Why Facebook’s New Mission Is Good for Jewish Community

  

Friends

Mark Zuckerberg recently announced that he is changing the mission of Facebook. He cares less about helping people count how many friends they have and more about helping people feel interconnected in communities. Exactly! This is the work of rabbis too!

As I approach my last week as Director of InterfaithFamily/Chicago, I continue to think about the idea of Jewish community. Over the past six years, I have spent countless hours sitting with couples planning their weddings (and talking about their hopes for their marriages) at Starbucks. We have conversations about how they want to raise children (those who want children) in terms of religion, culture and traditions coming from two different backgrounds. These conversations have been the joy of my rabbinate.

When couples shared their stories, they would start to remind me of one another. I was then able to play matchmaker! I could connect the couple planning a Jewish-Muslim wedding with someone who had done it the summer before. I could connect newbie couples with more seasoned interfaith families for mentoring (If you would like to be paired with a mentor, email Judy Jury, Director of Special Projects). I have recently discovered a group of men who didn’t grow up with Judaism who are expert challah bakers. I can’t wait to bring them together for a kick-ass challah baking session. If you think you fit into this category or would like to, be in touch!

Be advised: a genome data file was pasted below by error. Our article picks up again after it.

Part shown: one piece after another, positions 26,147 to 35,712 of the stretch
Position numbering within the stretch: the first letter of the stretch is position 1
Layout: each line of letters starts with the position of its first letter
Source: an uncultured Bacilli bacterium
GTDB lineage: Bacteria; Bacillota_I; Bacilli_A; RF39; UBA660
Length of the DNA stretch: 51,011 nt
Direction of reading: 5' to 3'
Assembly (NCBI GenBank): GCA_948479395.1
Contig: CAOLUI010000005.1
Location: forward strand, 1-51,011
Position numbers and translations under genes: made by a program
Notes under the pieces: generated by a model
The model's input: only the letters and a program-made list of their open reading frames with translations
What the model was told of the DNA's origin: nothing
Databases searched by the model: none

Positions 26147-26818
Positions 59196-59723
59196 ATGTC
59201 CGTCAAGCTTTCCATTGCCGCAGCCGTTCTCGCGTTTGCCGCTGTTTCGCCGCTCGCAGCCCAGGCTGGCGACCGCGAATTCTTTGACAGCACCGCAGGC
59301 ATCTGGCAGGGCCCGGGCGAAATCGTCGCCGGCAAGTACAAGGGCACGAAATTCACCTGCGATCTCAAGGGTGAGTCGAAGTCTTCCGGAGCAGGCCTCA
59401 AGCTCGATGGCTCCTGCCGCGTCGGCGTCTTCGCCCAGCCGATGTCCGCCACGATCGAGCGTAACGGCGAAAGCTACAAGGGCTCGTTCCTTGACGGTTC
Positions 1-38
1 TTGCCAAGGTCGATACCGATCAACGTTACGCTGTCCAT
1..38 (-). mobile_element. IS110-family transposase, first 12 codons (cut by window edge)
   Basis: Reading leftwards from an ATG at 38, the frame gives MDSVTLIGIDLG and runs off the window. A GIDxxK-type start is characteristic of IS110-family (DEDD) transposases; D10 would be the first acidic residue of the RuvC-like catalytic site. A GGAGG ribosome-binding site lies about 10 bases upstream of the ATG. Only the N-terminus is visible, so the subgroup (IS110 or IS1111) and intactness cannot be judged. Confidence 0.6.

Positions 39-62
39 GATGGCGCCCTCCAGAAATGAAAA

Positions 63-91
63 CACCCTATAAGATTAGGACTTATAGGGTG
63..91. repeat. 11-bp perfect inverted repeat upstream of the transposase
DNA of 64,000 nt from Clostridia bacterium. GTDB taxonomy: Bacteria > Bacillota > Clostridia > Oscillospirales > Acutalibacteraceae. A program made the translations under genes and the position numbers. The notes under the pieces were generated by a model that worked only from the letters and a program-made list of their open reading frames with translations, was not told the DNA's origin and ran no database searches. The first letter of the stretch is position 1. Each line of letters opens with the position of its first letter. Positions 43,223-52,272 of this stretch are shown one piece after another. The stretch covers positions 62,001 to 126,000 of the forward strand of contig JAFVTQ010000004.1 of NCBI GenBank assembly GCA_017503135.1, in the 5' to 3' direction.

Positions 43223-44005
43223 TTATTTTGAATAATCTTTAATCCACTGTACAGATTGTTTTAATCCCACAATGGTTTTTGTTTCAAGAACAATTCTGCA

Over the years, couples and families have asked if they can join “my community.” It’s been a struggle at IFF to figure out if we are a community. We have been hesitant to own that label. Our approach has been to usher people, with lots of support, into existing communities and congregations and to one another.